In a country like Canada where food is so readily available, it’s hard for us to fully comprehend the full ramifications of ongoing hunger. Sure, we say “I’m hungry,” or “I’m starving,” when dinnertime approaches, but to truly be hungry is something that few if any of us have ever experienced.
Richard Sterns, in his excellent book, The Hole in Our Gospel, wrote that true “hunger affects the human spirit. Perhaps most destructive of all is the desperation felt by parents who know that there will be no food today, and likely none tomorrow, to satisfy their hungry children.” He goes on to describe the effects of malnutrition that’s caused by a prolonged state of hunger: “Malnutrition compromises the human body in shocking ways. The body, in an attempt to conserve energy, compensates by slowing down physical and mental processes. A hungry mind cannot focus… And a child who hungers loses the ability to learn and even the desire to play.” (p. 119)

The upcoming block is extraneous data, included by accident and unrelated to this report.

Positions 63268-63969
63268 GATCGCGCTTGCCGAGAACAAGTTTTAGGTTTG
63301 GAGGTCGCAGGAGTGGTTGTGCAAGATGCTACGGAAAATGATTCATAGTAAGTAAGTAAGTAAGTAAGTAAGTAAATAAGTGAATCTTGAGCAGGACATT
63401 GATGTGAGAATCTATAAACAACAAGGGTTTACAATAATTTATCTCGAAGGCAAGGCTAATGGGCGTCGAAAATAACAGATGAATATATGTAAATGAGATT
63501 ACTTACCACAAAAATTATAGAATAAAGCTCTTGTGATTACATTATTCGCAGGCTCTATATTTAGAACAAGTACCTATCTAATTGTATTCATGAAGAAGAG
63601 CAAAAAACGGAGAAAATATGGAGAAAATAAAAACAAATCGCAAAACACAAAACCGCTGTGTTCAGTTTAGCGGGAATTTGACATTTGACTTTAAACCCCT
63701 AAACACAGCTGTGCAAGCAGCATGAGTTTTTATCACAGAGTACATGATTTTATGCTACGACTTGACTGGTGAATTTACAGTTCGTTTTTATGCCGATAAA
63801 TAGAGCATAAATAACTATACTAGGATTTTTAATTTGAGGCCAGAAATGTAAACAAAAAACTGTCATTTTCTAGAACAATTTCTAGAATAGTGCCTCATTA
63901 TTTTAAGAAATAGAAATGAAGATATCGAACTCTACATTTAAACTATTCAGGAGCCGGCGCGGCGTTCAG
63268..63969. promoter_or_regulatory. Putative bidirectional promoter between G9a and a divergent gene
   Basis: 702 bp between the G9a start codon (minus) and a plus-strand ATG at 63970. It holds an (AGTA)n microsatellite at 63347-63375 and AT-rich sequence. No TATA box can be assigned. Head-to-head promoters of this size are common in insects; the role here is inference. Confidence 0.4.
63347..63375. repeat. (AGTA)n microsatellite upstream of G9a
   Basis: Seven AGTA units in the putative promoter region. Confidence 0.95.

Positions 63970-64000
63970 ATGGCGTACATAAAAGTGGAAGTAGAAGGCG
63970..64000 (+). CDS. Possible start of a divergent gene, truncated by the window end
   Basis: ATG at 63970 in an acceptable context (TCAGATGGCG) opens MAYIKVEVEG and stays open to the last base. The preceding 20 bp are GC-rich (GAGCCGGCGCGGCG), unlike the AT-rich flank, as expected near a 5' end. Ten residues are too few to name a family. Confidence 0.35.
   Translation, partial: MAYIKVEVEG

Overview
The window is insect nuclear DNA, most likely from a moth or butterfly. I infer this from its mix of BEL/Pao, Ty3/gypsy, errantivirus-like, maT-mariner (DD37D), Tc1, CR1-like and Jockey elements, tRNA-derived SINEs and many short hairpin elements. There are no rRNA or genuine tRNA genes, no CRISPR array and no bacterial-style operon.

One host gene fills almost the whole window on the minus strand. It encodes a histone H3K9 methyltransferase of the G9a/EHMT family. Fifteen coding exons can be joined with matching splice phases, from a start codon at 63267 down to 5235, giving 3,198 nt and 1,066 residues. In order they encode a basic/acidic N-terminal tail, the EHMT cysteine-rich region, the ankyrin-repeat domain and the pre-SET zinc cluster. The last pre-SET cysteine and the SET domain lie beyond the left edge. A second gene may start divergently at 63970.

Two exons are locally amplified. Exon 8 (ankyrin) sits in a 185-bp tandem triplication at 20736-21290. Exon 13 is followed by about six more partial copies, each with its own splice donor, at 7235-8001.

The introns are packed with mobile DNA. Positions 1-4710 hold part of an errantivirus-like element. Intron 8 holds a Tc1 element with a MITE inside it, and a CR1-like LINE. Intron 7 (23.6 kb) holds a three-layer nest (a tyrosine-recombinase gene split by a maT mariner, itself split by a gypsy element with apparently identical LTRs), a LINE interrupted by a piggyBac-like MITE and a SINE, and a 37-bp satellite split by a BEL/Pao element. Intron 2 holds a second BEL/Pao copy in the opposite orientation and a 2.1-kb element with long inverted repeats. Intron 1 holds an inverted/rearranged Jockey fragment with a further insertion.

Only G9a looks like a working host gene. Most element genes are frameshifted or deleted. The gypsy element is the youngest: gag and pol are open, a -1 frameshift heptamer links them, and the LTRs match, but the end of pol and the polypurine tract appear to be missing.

Yes, education is an effective way to overcome poverty, but a child who is hungry cannot learn and grow to his or her full potential. This is why The Joy and Hope of Haiti believes food sustainability is an issue of great importance.